WASHINGTON (Reuters) -Consumer advocates on Thursday urged U.S. regulators to investigate video game maker Electronic Arts Inc for what they say was the misleading use of a digital "loot box" that "aggressively" urges players to spend more money while playing a popular soccer game.
The groups Fairplay, Center for Digital Democracy and 13 other organizations urged the Federal Trade Commission to probe the EA game "FIFA: Ultimate Team".
In the game, players build a soccer team using avatars of real players and compete against other teams. In a letter to the FTC, the groups said the game usually costs $50 to $100 but that the company pushed push players to spend more.
"It entices players to buy packs in search of special players," said the letter sent by these groups along with the Consumer Federation of America and Massachusetts Council on Gaming and Health and others.
The packs, or loot boxes, are packages of digital content sometimes purchased with real money that give the purchaser a potential advantage in a game. They can be purchased with digital currency, which can obscure how much is spent, they said.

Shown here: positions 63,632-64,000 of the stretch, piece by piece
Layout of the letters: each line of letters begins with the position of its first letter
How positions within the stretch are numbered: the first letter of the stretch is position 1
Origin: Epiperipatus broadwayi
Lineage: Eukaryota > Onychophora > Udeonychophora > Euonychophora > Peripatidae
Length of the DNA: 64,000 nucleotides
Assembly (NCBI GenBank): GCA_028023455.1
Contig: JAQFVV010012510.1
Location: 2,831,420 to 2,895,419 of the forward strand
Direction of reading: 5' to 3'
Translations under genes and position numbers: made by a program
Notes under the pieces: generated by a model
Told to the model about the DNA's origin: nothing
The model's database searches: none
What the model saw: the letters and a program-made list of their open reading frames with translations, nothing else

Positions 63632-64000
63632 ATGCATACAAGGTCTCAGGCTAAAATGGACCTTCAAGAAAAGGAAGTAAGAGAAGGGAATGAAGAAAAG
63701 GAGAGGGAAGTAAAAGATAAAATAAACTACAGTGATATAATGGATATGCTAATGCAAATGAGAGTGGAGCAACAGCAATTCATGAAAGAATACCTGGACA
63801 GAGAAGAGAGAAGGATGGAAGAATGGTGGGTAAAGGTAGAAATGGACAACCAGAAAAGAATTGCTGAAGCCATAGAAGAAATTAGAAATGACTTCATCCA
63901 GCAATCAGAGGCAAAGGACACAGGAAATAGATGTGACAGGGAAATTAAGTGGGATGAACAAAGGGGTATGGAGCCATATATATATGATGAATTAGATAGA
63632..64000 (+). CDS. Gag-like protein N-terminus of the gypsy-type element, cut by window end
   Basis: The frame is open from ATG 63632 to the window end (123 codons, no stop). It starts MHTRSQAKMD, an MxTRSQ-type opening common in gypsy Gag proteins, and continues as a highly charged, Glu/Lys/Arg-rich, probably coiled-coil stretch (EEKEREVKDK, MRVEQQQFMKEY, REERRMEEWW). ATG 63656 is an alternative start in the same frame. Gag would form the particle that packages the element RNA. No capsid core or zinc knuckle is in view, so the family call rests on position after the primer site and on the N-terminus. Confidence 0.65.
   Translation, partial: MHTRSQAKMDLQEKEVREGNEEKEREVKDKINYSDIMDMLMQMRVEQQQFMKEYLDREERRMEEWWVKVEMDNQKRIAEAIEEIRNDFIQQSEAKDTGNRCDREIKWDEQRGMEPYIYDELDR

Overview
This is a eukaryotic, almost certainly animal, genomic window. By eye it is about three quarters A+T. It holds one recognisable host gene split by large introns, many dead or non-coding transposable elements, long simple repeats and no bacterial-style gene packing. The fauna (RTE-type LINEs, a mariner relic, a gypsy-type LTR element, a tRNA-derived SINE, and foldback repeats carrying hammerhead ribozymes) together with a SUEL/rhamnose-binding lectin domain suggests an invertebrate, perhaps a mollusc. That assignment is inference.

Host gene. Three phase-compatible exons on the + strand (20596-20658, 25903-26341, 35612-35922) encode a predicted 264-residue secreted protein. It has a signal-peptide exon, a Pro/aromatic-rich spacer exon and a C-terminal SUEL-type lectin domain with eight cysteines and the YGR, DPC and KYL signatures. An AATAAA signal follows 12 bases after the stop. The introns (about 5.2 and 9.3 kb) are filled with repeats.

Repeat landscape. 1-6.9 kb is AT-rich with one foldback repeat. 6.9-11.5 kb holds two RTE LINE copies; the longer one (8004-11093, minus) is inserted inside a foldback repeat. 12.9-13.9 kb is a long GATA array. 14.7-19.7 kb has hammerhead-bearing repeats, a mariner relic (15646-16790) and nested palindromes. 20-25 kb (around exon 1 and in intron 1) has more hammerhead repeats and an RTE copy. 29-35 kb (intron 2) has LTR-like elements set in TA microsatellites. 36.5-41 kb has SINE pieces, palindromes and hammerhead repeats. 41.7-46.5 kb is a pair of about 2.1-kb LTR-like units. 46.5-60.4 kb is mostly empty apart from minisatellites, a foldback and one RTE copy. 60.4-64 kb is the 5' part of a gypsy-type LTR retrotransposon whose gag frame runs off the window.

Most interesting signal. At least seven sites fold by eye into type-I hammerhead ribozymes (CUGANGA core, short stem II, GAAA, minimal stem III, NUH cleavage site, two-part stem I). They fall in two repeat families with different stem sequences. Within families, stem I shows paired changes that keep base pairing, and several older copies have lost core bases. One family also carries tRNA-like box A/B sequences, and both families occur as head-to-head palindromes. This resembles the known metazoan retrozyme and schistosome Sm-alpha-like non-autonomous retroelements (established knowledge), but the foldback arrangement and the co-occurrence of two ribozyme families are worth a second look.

"The chances of opening a coveted card, such as a Player of the Year, are miniscule unless a gamer spends thousands of dollars on points or plays for thousands of hours to earn coins," the groups said in the letter.
Electronic Arts said in a statement on Thursday that of the game's millions of players, 78% have not made an in-game purchase.
"Spending is always optional," a company spokesperson said in an email statement. "We encourage the use of parental controls, including spend controls, that are available for every major gaming platform, including EA's own platforms."
The spokesperson also said the company created a dashboard so players would track how much time they played, how many packs they opened and what purchases were made.
The FTC, which goes after companies engaged in deceptive behavior, held a workshop on loot boxes in 2019. In a "staff perspective" which followed, the agency noted that video game microtransactions have become a multibillion-dollar market.
(Reporting by Diane Bartz in WashingtonEditing by David Gregorio and Matthew Lewis)